prepared to encourage Medibank Private
patients to switch health insurers after
August 30 over a disputed contract
The drastic move follows changes to the
care Medibank Private will fund hospitals
for. Those changes have been described
as “insidious and dumb” by Calvary
Health Care national chief executive
officer Mark Doran.
A mediation meeting has been scheduled
for later this month after both parties
failed to agree to a new list of 165 “highly
preventable adverse events” and a 280-
day re-admission rule as part of a new
contract due to start August 30.
Mr Doran said hospitals would be
penalised for the new events, like
infections in cancer patients and bleeding
and haemorrhage in patients with blood
clotting disorders, even if the event was
due to an underlying illness or not the
fault of the hospital. “It’s not about quality
and safety, it’s about dollars,” he said.
A Medibank Private spokesman said
the health insurer stood by its list of
“highly preventable adverse events”
based on international and Australian
evidence. “Medibank will continue to pay
for our member’s treatment or hospital
admissions but hospitals should be
responsible for these adverse events and
re-admissions,” he said.
Mr Doran said if the August 30 deadline
ticked over without a resolution, Calvary
Health Care would set up facilities across
its hospitals to assist patients to transfer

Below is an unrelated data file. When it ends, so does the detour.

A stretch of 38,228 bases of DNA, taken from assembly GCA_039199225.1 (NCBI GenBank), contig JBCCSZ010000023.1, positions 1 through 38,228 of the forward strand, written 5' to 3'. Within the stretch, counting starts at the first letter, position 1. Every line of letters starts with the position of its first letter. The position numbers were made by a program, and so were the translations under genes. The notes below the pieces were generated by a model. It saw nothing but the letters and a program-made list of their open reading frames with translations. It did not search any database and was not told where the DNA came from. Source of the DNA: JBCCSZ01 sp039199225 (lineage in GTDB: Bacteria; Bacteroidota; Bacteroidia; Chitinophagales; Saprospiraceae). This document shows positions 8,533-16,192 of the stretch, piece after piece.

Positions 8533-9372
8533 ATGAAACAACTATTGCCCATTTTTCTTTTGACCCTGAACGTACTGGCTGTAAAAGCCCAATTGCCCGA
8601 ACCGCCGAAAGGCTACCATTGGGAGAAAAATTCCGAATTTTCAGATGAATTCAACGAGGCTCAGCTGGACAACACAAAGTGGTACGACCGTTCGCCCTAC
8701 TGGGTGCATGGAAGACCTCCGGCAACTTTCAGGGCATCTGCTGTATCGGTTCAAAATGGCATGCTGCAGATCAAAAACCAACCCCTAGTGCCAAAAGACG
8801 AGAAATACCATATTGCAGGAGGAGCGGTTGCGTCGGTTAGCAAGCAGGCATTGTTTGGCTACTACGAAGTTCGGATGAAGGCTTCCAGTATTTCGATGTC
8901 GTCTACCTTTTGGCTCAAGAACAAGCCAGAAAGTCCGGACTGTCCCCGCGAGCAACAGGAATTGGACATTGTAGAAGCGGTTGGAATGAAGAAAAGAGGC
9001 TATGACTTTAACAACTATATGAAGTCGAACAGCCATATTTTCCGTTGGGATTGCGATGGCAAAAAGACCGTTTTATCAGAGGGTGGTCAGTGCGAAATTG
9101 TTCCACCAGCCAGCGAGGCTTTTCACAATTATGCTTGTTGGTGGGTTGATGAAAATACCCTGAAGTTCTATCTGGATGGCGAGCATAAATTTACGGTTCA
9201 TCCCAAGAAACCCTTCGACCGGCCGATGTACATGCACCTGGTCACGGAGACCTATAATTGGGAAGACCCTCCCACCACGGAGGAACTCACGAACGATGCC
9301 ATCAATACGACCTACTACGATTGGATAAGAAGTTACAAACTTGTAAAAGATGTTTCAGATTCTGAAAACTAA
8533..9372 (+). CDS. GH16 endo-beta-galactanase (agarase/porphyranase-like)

to another health fund.
Catholic Health Australia CEO Suzanne
Greenwood last month called on
Medibank Private to stop imposing
contract terms that would penalise
hospitals for events that did not take into
account either clinical context or the risk-
profile of patients. “We are also concerned
that if Medibank Private’s inflexible
approach becomes widespread, it may
ultimately result in private patients finding
it harder to access care in the private
sector – putting further pressure on the
already very-burdened public system.”
Calvary Health Care treats more than
35,000 patients in South Australia each
year – over 7000 of them are Medibank
Private members. In Calvary North
Adelaide Hospital, the Mary Potter
Hospice sees 260 end-of-life patients
through its doors annually.
Calvary North Adelaide Hospital chief
executive officer Sue Imgraben (pictured)
said: “People with chronic illnesses and
people in their last year of life – to whom
Calvary has traditionally given special
attention and care – would be made more
vulnerable by these penalties.”
Ms Imgraben said Medibank Private
patients booked in before August 30
would have their claims honoured by
Medibank. She said patients needed to
discuss changing insurance providers
with their doctors.
“The changes Medibank are making in
cancelling our contract affects our mission
and values and everything we do and why
the hospital was founded,” she said.
Medibank Private says the chronically
unwell and dying requiring multiple
admissions were excluded from the 28-
day re-admission rule being opposed in
Calvary Health Care is run by the Little
Company of Mary Health Care, set up by
a Catholic order of nuns called the Little
Company of Mary Sisters.
Calvary crusades against health insurance giant